As lobbyists from the World Coal Association (WCA) – the coal industry’s global lobby group – haunt the Paris climate talks they face an impossible challenge of persuading governments they have a coherent strategy for addressing global warming.
For much of the last twenty years the global coal industry has touted Carbon Capture and Storage (CCS) as the silver bullet fix for the massive quantities of greenhouse gas emissions emitted by coal power plants. The WCA celebrated loudly when the US$1 billion Boundary Dam CCS plant in Canada was commissioned last year but was silent when recently leaked internal documents have revealed the plant to be hopelessly unreliable.
The only other major coal power station that is deploying CCS is the Kemper plant in the US which has cost triple its original estimate and, at US$6.4 billion and rising by the month, may yet bankrupt its sponsor. The WCA are even less likely to want to talk about that one.
So while the WCA proclaims it wants to “strengthen our influence by engaging global thought leaders and policy makers in rational, data driven debate to position the coal industry as responsible and progressive”, promoting CCS will fail the laugh test in Paris. Even the WCA are much more muted in their enthusiasm for CCS these days.
As the commercial viability of CCS has evaporated in the last couple of years, the WCA has changed tack.
Now it promotes ‘high efficiency’ coal plants as its latest magic fix for coal’s pollution woes.
According to the WCA, high efficiency coal plants reduce greenhouse gas emissions as they burn coal more efficiently. While the definition is vague, the WCA usually refers to supercritical and ultra-supercritical coal plants, with the former being a mature technology and the latter being a relative newcomer. The WCA recently released a report talking up the potential for such technologies to reduce greenhouse gas emissions in India and globally.
However, tweaking the amount of greenhouse gas pollution per kilowatt hour by a handful or so of percentage points would be an insignificant contribution to limiting the global temperature increase to 2 ̊C. Climate Action Tracker estimates even if none of the 2440 proposed coal plants are built, power sector emissions will exceed the 2 ̊C pathway by 150 per cent.
What is required is the rapid phase-out of existing plants, not the construction of more however ‘efficient’ they are. Just as CCS plants proved too prohibitively expensive to attract much interest from utilities, ‘ultra-supercritical’ also come with a heavy price-tag. Even the WCA acknowledges they can cost up to 40 per cent more than conventional coal plants, making them far less viable than renewables.
With a rapid rollout of solar and wind and ramping up of energy efficiency – complemented by the rapid retirement of old coal and gas power stations and a shift away from fossil fuels – it may just be possible to keep the temperature increase to 2 ̊C.
Just as the WCA’s job is to paint a happy future for coal in a carbon-constrained world, it also has to give the impression that all is well with its own organisation.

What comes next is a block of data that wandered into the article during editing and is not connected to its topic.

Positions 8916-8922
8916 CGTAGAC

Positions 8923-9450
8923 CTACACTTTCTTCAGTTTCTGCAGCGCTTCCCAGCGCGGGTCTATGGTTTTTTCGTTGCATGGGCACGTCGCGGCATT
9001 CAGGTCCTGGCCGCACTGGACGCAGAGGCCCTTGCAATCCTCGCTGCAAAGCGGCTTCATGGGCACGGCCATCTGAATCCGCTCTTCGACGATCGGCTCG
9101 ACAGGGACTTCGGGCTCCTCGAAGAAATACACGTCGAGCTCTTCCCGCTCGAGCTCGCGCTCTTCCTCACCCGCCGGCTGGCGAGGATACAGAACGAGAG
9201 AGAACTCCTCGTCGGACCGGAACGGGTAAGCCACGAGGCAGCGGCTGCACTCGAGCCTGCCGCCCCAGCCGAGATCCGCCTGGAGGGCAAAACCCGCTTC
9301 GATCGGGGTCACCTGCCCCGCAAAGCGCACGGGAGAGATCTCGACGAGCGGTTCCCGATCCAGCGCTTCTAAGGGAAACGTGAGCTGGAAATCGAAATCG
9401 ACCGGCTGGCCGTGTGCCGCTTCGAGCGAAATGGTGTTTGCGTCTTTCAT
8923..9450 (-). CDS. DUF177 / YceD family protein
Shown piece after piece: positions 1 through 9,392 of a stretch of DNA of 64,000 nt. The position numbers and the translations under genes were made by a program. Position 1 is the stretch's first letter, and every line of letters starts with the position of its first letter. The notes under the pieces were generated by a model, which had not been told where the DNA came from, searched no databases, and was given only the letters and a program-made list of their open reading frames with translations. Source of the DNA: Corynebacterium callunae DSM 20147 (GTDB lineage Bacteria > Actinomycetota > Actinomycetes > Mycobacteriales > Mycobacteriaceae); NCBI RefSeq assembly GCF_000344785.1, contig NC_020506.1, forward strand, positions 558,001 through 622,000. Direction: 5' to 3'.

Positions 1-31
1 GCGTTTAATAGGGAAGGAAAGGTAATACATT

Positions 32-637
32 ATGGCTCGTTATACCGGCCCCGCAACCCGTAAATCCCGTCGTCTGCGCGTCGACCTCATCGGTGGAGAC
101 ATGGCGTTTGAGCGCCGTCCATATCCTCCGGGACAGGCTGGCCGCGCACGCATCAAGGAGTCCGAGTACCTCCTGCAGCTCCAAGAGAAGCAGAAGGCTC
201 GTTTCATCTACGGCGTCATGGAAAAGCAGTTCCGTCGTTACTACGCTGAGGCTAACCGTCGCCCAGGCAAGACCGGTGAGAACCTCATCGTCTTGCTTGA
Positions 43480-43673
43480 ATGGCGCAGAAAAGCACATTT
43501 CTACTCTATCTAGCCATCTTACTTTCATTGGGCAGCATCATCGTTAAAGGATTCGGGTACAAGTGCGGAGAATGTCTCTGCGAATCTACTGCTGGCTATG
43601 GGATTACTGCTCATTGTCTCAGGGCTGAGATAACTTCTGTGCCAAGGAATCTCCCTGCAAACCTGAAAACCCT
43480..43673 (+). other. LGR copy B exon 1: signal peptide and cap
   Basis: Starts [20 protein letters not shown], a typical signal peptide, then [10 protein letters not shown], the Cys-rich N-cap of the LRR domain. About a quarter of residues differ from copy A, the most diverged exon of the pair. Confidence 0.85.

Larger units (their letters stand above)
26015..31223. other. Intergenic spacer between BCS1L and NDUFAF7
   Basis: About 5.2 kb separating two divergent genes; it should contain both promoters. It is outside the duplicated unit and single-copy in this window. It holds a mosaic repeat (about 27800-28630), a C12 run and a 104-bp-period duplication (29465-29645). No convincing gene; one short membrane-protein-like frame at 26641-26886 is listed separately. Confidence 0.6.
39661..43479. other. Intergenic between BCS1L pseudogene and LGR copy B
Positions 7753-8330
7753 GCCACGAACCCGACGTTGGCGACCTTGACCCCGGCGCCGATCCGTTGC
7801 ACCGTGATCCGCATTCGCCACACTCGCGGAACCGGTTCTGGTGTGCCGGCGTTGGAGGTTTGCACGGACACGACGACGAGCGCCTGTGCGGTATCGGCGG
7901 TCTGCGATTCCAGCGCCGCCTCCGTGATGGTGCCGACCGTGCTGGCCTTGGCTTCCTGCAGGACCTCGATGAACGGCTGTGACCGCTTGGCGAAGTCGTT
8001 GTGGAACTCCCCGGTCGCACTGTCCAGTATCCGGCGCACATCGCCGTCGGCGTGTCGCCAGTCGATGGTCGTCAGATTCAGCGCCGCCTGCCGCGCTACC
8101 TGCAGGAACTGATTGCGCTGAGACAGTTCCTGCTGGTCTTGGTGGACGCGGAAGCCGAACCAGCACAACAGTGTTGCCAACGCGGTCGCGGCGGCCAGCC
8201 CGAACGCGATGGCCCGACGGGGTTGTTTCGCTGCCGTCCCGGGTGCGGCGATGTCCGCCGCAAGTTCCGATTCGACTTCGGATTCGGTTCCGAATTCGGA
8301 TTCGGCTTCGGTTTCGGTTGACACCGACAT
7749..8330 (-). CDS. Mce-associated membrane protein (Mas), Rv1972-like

In the last year the WCA has lost the US company Alpha Natural Resources, which is bankrupt, and Arch Coal, which could perhaps most charitably be described as cash-strapped. The WCA also lost GE Mining, Adaro Indonesia and the Polish coal miner Katowicki Holding Weglowy. The year before the bankrupt New Zealand government-owned Solid Energy bailed out, as did US gas and coal producer Consol Energy and French oil and gas company Total. (Total has subsequently signalled its intention to exit the coal industry.)
Others might follow soon: while the Managing Director of Rio Tinto Coal Australia, Chris Salisbury, is on the WCA’s Executive Committee, his days may be limited as analysts tip that Rio Tinto is already well down the path to exiting the coal business altogether.
The chronic churn of the member companies and their senior executives has taken its toll on the coal lobby group too. In the year to the end of September 2014, 19 of the WCA’s 40 directors – representing both the member companies and 19 affiliated national coal industry lobby groups – resigned. (Of the 40 directors that year, there was only one woman.)
Since the start of 2010, the WCA has gone through six different Chairman and is now onto its seventh. (I use the word Chairman deliberately.)
The WCA’s remaining 18 member companies at best account for just one-fifth of global coal production and a little under a third of coal exports.
The WCA’s membership roll is dominated by a handful of major companies – Peabody, Glencore, Anglo American, Rio Tinto, mid-level US producer Bowie Resource Partners, the struggling Australian company Whitehaven Coal, a couple of Russian companies, the Chinese coal companies Shenhua and the China National Coal Group.
There’s also a smattering of mining suppliers in the lobby group’s ranks too: heavy machinery supplier Caterpillar Global Mining, the explosives maker Orica, the Australian coal transport company Aurizon and Joy Global, the US manufacturer of underground coal mining and transport systems.
While the WCA has taken to talking up India’s need for coal, it has no members that mine coal there.
Coal India – which accounts for 80 per cent of the country’s coal production – was a member back in 2010, but parted ways with the WCA. What caused the split is unclear but it appears it wasn’t entirely amicable, with the WCA’s 2011 financial statements recording (p.3) a £40,000 (US$60,000) bad debt against the company for unpaid dues.
All round the last few years haven’t been kind to the WCA and its pro-coal agenda.
With little to offer on how the global community can meet the 2 ̊C temperature increase target and a declining membership, the Paris climate conference may well be the WCA’s swansong.